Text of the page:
MEXICO CITY 1968
In the year of student revolution, politics intruded directly into the Games. Tommie Smith, winner of the 200 metres in world-record time, and third-placed John Carlos bowed their heads and raised black-gloved fists in a Black Power salute during the playing of "The Star-Spangled Banner".
They were expelled from the village and sent home in what even at the time was seen as a knee-jerk over-reaction by the International Olympic Committee.
The thin air of Mexico City also contributed to world records in the 100 metres by Jim Hines, the 400m by Lee Evans and the 400m hurdles by Briton David Hemery.
Bob Beamon soared 8.90 metres in the long jump, a leap beyond the measuring capacity in the pit. Officials confirmed the mark, which was to last 23 years, with a steel tape used by building surveyors.
Al Oerter won a fourth consecutive discus title and Dick Fosbury exhibited his radical new technique in the high jump, rolling backwards over the bar in the style which swiftly became the norm.
** Mexico City was awarded the 1968 Games in 1963.
** The choice of Mexico City to host the 1968 Games was a
controversial one because of the city high altitude - 2240m above sea level -
which meant that air contained 30% less oxygen than at sea level.
** Some medical authorities even forecast possible deaths
during the Mexico Games of 1968 since the venue was at a high altitude, which
would affect competitors in events that required endurance.
The Mexico Games in 1968 led to records in events that were 400 meters
or shorters, while the long distance events were the slowest ever recorded for a
** Mexican hurdler Enriqueta Basilio became the
first woman to light the Olympic flame in the stadium during the 1968 Games.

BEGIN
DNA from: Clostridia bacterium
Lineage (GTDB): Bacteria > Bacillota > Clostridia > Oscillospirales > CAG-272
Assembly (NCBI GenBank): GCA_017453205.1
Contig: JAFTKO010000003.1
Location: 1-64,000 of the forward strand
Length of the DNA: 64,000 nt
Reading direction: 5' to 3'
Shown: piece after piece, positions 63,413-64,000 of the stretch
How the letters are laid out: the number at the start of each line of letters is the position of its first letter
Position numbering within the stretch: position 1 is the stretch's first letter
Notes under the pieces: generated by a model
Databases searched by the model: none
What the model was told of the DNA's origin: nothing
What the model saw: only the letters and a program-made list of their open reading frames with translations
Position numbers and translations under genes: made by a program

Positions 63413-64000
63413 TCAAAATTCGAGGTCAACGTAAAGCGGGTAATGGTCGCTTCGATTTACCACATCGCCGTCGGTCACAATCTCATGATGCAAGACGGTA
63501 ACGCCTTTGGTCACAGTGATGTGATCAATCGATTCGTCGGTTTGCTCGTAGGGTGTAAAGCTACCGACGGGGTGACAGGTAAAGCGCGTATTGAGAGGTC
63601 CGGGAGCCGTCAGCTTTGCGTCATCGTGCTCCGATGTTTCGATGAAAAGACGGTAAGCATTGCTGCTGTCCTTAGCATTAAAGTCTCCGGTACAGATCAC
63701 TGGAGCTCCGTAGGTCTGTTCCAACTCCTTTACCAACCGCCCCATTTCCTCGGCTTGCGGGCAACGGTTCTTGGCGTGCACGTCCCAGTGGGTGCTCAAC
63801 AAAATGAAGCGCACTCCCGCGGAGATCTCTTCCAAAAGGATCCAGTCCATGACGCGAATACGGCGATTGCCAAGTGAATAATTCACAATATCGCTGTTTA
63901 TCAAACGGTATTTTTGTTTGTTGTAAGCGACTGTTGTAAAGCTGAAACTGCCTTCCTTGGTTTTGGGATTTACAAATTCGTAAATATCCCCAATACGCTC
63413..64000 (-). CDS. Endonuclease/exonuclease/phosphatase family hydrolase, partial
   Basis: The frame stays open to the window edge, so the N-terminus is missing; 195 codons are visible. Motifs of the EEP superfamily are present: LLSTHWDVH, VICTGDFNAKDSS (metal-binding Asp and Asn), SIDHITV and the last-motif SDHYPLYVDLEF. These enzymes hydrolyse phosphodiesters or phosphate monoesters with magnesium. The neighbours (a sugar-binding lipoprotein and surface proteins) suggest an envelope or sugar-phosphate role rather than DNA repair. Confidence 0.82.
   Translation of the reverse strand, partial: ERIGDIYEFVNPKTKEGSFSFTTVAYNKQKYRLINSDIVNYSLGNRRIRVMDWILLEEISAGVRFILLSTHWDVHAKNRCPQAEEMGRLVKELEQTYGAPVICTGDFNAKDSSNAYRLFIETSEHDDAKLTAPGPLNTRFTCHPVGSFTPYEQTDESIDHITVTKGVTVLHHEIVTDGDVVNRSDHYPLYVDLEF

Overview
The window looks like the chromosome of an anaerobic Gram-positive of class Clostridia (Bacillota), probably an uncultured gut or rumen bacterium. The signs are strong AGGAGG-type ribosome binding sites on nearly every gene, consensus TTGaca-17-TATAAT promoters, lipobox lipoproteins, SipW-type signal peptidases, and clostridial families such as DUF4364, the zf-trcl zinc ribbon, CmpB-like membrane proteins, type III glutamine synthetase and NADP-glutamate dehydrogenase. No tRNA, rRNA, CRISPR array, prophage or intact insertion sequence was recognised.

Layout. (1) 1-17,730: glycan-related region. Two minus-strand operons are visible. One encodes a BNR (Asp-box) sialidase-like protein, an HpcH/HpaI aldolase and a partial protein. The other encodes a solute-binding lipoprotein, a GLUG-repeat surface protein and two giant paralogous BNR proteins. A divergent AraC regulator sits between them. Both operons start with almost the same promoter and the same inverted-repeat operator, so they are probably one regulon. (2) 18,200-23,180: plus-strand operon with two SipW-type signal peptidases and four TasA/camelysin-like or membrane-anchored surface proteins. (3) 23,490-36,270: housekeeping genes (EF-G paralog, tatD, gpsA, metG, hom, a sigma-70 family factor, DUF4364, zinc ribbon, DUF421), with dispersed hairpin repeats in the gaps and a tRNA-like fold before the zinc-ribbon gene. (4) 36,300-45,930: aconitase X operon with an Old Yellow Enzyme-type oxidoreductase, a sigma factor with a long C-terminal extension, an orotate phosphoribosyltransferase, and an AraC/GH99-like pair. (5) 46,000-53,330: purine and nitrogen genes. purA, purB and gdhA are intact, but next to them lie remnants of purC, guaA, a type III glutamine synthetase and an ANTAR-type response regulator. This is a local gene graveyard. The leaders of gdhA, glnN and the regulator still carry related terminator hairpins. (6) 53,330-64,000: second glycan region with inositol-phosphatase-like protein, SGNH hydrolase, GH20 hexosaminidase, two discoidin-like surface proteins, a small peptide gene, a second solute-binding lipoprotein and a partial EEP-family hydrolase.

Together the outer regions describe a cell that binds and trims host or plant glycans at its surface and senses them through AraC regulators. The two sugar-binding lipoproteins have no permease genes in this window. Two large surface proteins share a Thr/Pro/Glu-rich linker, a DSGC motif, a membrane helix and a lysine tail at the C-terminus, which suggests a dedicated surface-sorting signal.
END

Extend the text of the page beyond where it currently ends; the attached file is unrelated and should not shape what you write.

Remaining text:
** The Mexico Games in 1968 was the first to conduct sex
testing for women.
** Eulalia Rolinska of Poland and Gladys
de Seminario of Peru were the first women to compete in the shooting events
during the 1968 Games.
** When American Bob Beamon jumped
the record 8.90m in the long jump even in the 1968 Games, it was beyond the
limits of the measuring device in use at the pit, and a steel tape had to be
used. Beamon in fact had added 55cm to the then existing world record.
** During the 1968 Games, the existing Olympic record was
beaten by seven men in the triple jump, and the world mark was improved on five
** The 100m sprint for men in the 1968 Games was
unique because for the first time all the eight finalists were black!
** Americans Tommie Smith and John Carlos, who had come
first and third respectively in the 200m sprint in the 1968 Games, raised
black-gloved, clenched fists during the medal ceremony when the anthem was
played. For this action they were suspended and expelled from the Olympic
** American Janice Romary became the first woman
to compete in consecutive Games in 1968. She also became the first woman to
carry the flag for her country in a Games opening ceremony.
** In the 5.5m class yachting event in the 1968 Games,
three Swedish brothers Ulf, Peter and Jorgen Sundelin crewed their boat Wasa IV
to any easy victory, while four Pettersson brothers combined to win Sweden a
silver medal in cycling's team time trial.
** For the first
time since 1928, India failed to reach the final of the men's field hockey event
during the 1968 Games.
** Japan who won a bronze medal in
the soccer competition in the 1968 Games, were the first and only Asian team to
win a medal and first non-European team to do so in 40 years.
** The 1968 Mexico Games saw the first drug
disqualification, when Swedish entrant in the modern pentathon, Hans-Gunnar
Liljenwall, tested positive for excessive alcohol.